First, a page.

A team of Lockheed Martin engineers is working on a solution to meet the goal of DARPA’s Inter/Intra Chip Enhanced Cooling program, or ICECool. The goal is to enhance the performance of RF MMIC power amplifiers and embedded high performance computing systems through chip-level heat removal techniques. Basically, they’re developing a way to cool high-powered microchips from the inside using microscopic drops of water.
According to John Ditri with Lockheed Martin’s ICECool effort, right now, we're limited in the power we can put into microchips. One of the biggest challenges is managing the heat. If you can manage the heat, you can use fewer chips and that means using less material, which results in cost savings, as well as reduced system size and weight. If you manage the heat and use the same number of chips, you'll get even greater performance in your system.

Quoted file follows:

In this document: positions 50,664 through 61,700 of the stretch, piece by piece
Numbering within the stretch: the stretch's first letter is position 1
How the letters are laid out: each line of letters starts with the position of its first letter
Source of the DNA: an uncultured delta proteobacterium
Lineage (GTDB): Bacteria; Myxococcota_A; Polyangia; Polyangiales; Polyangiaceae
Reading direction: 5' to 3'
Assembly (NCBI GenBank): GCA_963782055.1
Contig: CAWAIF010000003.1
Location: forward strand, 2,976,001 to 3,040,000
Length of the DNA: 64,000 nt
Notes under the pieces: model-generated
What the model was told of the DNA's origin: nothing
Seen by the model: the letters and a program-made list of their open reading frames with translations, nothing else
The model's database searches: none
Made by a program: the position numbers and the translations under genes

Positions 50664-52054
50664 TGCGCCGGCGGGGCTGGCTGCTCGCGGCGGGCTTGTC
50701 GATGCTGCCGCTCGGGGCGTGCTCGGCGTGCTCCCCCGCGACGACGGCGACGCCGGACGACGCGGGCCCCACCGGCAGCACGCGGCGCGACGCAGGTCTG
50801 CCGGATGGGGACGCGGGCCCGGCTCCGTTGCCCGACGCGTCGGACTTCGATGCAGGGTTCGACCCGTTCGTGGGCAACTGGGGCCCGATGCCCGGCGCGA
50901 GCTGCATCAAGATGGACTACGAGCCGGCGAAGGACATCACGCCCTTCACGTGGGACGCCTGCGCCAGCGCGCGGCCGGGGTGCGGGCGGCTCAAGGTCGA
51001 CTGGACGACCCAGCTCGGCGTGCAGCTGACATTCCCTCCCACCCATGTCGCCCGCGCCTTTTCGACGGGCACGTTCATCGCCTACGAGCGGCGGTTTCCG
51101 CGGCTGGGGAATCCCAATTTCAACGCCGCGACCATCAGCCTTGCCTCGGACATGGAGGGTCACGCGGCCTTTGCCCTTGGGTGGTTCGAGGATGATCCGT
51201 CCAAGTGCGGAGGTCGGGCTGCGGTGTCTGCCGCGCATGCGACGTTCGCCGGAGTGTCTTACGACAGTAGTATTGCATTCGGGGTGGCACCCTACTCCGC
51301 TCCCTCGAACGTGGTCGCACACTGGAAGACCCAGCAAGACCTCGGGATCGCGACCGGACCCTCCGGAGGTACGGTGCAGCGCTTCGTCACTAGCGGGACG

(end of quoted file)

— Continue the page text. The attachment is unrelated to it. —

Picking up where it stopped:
So far, Lockheed has carried out two phases in the development of microfluidic cooling. The team demonstrated the effectiveness of its microfluidic cooling approach which resulted in a four-time reduction in thermal resistance in Phase I testing and a corresponding Phase II testing showed a six-time increase in RF output power when compared to conventional cooling techniques.
SO, WHAT DO YOU THINK?
Do you think this research will bring us enhanced power and performance to electronics? How could this technique be used to advance our technology?
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